Tooth has had a baby root canal “pulpotomy”.

The Solution: A crown (often called a cap) covers the tooth and restores it to its original shape and size. Decay is removed and cleaned from the tooth and a preformed crown is placed over the tooth. Unlike adult crowns, in which the crown is made to fit the tooth, which require 2 appointments, baby crowns are placed in one visit, because the tooth is prepared to fit the crown.

Advantages: Crowns are incredibly strong due to the fact that they cover the entire tooth. This protects and strengthens the remaining tooth structure. They are the best chance for survival of a tooth that has had a baby root canal.

Disadvantages: Crowns are excellent restorations and have few disadvantages, however most children’s crowns are silver in color.

Alternatives: Typically there are no good alternatives to crowns. If the tooth has sustained enough damage to require a crown then the best prognosis for the tooth is to receive the crown. Placing a filling on a tooth that should have a crown will likely result in fracture, recurrent decay, and loss of that tooth.

Space Maintainers
The Problem: Premature loss of your child’s baby tooth.

The Solution: A space maintainer — a combination of bands and wires designed to hold the remaining teeth in a position that will allow the future permanent tooth to erupt in the proper location.

Advantages: Prompt placement of a space maintainer will give the permanent tooth the best chance of erupting in the mouth in the correct location. This will minimize orthodontic problems caused by premature loss of a baby tooth.

Disadvantages: Your child will need to wear the appliance until the permanent tooth erupts. If not kept clean decay can occur under the bands.

Alternatives: If a space maintainer is not placed, the teeth will shift into the open area, making it difficult or in some cases impossible for the permanent tooth to erupt. This requires orthodontics to remedy.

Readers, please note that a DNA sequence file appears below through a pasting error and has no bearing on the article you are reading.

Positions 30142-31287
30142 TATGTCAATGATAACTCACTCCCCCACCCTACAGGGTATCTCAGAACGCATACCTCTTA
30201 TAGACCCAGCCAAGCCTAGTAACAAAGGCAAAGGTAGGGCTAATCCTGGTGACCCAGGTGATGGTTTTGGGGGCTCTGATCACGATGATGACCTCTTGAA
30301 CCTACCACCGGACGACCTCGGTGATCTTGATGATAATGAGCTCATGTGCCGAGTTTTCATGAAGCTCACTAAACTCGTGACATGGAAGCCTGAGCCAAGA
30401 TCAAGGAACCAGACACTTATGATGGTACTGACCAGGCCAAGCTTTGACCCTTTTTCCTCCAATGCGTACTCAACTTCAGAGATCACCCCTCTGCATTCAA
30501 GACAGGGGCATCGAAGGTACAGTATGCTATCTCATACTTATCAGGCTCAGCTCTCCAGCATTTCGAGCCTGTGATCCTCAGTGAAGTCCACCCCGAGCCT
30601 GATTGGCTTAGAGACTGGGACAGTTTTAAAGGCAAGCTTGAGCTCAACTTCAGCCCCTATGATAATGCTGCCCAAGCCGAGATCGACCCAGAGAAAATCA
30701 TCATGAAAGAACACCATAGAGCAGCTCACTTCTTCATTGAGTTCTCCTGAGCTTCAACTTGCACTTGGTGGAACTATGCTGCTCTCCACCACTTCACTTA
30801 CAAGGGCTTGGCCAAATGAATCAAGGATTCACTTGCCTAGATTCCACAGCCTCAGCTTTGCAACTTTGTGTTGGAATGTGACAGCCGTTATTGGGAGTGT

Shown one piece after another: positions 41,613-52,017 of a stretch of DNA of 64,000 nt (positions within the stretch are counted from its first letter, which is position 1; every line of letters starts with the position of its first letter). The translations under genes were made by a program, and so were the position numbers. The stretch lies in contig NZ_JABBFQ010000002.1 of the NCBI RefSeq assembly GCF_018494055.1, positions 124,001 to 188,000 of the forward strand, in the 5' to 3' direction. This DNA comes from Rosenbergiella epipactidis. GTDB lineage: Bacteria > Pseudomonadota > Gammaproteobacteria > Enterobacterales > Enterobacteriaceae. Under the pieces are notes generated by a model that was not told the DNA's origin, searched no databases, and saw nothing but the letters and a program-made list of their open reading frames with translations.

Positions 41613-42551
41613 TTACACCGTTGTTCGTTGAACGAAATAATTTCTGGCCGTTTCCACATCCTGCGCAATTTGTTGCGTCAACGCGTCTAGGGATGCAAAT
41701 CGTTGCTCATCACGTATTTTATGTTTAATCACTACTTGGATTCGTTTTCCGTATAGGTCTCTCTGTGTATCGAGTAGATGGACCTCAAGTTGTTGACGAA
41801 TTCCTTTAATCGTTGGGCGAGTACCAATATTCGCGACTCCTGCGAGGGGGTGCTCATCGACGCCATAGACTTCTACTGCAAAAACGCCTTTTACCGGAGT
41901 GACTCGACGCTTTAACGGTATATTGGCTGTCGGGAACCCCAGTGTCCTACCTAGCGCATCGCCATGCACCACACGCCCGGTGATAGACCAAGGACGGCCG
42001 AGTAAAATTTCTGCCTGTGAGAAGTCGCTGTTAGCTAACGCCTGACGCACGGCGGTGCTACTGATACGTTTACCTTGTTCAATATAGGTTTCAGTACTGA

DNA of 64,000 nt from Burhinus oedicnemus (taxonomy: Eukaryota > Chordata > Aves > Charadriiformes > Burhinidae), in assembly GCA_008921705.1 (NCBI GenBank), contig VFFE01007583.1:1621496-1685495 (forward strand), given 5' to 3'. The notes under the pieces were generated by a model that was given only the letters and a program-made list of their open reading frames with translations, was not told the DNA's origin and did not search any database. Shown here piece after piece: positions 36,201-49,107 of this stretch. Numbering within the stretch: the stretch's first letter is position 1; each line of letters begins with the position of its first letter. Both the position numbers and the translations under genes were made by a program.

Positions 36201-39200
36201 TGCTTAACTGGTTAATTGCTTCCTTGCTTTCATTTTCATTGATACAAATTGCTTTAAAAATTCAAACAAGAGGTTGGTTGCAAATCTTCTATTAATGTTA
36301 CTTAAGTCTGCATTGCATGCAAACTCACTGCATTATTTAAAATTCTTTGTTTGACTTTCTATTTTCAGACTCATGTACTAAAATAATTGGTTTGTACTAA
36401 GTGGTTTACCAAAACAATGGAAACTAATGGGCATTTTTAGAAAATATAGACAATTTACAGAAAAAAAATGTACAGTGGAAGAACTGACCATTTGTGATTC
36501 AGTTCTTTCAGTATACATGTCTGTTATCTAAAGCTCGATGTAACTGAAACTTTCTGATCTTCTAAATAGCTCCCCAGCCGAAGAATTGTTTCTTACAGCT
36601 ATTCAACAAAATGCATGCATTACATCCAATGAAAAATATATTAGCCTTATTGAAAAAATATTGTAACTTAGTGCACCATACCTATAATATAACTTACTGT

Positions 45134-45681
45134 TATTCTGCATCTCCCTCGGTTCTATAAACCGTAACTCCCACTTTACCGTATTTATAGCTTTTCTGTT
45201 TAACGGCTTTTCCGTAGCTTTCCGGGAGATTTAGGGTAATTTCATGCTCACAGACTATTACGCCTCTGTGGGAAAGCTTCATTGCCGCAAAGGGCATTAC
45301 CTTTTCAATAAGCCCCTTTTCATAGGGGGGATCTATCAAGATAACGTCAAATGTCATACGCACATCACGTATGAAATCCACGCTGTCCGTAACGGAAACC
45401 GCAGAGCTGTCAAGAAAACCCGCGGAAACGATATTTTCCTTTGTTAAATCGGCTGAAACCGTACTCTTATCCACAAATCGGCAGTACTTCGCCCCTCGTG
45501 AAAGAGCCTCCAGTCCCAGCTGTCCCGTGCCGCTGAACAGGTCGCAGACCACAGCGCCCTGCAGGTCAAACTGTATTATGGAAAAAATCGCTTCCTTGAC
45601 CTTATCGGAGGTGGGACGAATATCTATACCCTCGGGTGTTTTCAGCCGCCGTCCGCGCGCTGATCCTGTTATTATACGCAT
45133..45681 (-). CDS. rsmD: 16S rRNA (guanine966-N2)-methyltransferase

Pulpotomy (Baby Root Canal)

The Problem: Decay that has reached the nerve/pulp of the baby tooth.

The Solution: Like adult root canals, the dentist will access the nerve chamber of the tooth, and remove some of the nerve/pulp of the tooth. Unlike adult root canals, this is a very short procedure, as only part of the pulp needs to be removed, and does not require the time consuming filing of adult root canals.

If the tooth has been symptomatic this procedure will likely alleviate the pain.
Allows for the tooth to be preserved until it is ready to fall out naturally.

Disadvantages: Pulpotomies have a 90% success rate. Occasionally, the nerve of the tooth is so badly damaged that it does not respond to pulp therapy, resulting in the need for extraction of the offending tooth. Certain circumstances increase the likelihood of failure with pulpotomies, your dentist will discuss your child’s situation with you during diagnosis.

Alternatives: The only alternative to a pulpotomy is extraction, and placement of a space maintainer. However, if it is possible to save the baby tooth, this is the best alternative because it preserves the appropriate spacing for the adult dentition.